In the case of edibles, keep in mind that the onset of effects occurs much later than when smoking. Smoking produces a near-immediate onset of outcomes felt within the first minutes that last for shorter periods. Eating edibles, on the other hand, can take up to an hour to activate and may “hit harder” than smoking smaller amounts of flower. Whatever your method, remember to use in moderation. Especially if you play team sports or do activities requiring intense coordination, you don’t want to get so blazed that you can’t remember the difference between a basketball and a football.
The majority of lab-tested studies on the effects of cannabis on physical exercise performance are inconclusive for several reasons. Firstly, the vast majority of studies have been conducted on rodents, which have a unique endocannabinoid system, different to humans. Furthermore, the THC dosages used in many of these experiments exceed 100mg (even 200!) per test - a very high concentration for most people (and definitely most rat subjects).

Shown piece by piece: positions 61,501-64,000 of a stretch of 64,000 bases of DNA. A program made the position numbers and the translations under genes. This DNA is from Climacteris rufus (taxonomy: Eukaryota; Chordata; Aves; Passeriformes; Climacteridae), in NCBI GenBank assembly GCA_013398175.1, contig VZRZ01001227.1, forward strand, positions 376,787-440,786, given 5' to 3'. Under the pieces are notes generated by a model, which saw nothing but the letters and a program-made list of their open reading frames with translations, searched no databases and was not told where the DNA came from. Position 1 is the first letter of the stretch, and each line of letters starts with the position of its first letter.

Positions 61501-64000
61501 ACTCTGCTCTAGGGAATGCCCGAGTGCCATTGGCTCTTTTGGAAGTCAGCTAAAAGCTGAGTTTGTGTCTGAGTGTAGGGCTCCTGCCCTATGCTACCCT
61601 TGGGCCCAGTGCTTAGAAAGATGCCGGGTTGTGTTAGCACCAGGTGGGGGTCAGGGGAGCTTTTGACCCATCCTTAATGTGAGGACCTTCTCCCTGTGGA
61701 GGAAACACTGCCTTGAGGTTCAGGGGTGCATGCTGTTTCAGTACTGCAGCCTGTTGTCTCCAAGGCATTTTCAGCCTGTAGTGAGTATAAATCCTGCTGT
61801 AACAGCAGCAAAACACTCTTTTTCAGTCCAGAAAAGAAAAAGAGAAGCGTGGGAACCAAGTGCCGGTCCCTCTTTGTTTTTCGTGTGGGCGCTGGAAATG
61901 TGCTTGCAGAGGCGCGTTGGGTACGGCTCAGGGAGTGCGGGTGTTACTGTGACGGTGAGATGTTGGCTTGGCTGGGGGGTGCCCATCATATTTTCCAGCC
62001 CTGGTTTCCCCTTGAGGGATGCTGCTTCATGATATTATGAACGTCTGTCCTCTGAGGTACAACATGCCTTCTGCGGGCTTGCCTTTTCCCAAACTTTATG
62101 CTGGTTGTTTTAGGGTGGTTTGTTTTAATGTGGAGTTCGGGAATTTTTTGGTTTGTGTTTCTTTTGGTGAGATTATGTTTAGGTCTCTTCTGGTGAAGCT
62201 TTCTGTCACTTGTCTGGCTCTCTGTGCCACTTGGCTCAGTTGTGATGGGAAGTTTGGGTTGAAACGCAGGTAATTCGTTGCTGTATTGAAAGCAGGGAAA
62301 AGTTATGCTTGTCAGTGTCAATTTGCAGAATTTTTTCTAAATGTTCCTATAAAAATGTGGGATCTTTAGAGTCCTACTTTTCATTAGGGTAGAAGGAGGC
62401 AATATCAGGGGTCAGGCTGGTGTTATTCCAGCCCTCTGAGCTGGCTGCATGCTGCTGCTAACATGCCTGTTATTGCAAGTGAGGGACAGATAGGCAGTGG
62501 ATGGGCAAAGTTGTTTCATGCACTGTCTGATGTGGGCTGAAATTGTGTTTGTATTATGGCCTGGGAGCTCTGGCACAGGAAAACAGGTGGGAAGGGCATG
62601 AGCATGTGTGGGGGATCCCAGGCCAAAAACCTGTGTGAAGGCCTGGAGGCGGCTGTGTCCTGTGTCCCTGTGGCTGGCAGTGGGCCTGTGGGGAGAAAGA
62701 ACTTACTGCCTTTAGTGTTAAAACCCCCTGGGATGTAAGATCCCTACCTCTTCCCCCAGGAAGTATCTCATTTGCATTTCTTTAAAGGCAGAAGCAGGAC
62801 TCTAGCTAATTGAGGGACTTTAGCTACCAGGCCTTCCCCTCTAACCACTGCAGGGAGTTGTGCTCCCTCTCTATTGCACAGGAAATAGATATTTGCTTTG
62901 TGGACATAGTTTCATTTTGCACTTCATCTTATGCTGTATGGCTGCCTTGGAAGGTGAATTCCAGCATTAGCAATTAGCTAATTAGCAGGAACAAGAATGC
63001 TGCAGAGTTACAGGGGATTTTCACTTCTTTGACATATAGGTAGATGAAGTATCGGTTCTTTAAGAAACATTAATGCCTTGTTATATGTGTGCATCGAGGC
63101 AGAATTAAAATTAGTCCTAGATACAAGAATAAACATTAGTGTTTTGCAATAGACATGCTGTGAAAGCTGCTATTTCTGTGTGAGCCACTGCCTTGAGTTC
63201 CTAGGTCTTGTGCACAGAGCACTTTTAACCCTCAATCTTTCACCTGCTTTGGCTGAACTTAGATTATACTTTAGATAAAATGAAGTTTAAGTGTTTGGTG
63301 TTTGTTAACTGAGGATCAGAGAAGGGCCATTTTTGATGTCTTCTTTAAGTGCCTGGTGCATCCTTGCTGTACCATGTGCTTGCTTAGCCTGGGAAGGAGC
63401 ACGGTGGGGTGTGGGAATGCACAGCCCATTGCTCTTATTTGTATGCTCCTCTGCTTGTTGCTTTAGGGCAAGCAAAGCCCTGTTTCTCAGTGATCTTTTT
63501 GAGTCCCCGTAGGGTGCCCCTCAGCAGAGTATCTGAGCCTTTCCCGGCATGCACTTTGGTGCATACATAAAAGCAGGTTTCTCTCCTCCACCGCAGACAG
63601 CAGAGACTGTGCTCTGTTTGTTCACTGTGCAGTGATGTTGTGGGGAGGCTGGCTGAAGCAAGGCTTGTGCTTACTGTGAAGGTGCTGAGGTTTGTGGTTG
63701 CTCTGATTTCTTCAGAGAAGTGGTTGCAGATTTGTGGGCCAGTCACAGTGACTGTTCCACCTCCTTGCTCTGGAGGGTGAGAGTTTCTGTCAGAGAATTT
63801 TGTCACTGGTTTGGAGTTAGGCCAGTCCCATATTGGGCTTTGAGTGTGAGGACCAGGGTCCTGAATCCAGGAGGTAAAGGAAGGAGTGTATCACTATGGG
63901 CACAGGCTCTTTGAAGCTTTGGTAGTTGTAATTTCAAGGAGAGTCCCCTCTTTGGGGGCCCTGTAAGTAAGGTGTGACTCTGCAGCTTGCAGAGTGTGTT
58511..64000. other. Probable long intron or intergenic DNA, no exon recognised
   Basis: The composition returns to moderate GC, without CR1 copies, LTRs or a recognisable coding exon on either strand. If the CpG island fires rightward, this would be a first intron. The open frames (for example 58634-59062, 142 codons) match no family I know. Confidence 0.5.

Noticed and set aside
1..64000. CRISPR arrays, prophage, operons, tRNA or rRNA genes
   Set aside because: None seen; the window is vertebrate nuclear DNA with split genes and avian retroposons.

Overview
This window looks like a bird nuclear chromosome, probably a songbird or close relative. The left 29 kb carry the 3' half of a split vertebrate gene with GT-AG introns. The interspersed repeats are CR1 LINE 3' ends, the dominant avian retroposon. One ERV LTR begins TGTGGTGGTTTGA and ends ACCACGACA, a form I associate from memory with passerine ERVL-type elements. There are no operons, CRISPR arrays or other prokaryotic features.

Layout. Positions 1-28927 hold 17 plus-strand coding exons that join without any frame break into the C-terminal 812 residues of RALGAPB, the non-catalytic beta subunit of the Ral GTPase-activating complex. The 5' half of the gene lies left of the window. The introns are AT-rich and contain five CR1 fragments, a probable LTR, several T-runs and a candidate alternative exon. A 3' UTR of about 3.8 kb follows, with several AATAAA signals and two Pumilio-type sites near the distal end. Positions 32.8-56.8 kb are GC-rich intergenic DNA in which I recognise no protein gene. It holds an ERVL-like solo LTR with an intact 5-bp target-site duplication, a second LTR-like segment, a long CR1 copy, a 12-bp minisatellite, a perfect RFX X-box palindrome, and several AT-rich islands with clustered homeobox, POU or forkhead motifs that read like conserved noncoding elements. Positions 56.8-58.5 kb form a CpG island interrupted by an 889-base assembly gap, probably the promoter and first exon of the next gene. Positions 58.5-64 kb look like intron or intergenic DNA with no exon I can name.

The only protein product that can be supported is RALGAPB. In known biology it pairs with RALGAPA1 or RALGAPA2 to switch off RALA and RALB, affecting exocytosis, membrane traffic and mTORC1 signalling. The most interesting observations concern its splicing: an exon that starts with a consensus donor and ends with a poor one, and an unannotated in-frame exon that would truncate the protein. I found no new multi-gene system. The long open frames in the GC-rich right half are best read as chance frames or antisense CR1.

What evidence is out there is mostly encouraging for marijuana consumers, but there are a number of underdeveloped theories on the relationship between cannabinoids and human body processes.
A frequent question that comes up from cannabis users who exercise is; “how will smoking affect muscle growth?” This is a subject that for years has been dominated by pervasive (and unfounded) theories that THC interrupts your ability to make “gains.”
Like the aforementioned, most studies linking cannabinoids and muscle growth were performed on rodents. In one such study, rats given a daily dose of 210mg of THC for two weeks showed inhibition of the mTOR signaling pathway, which can interrupt protein synthesis and therefore, detract from your ability to gain muscle.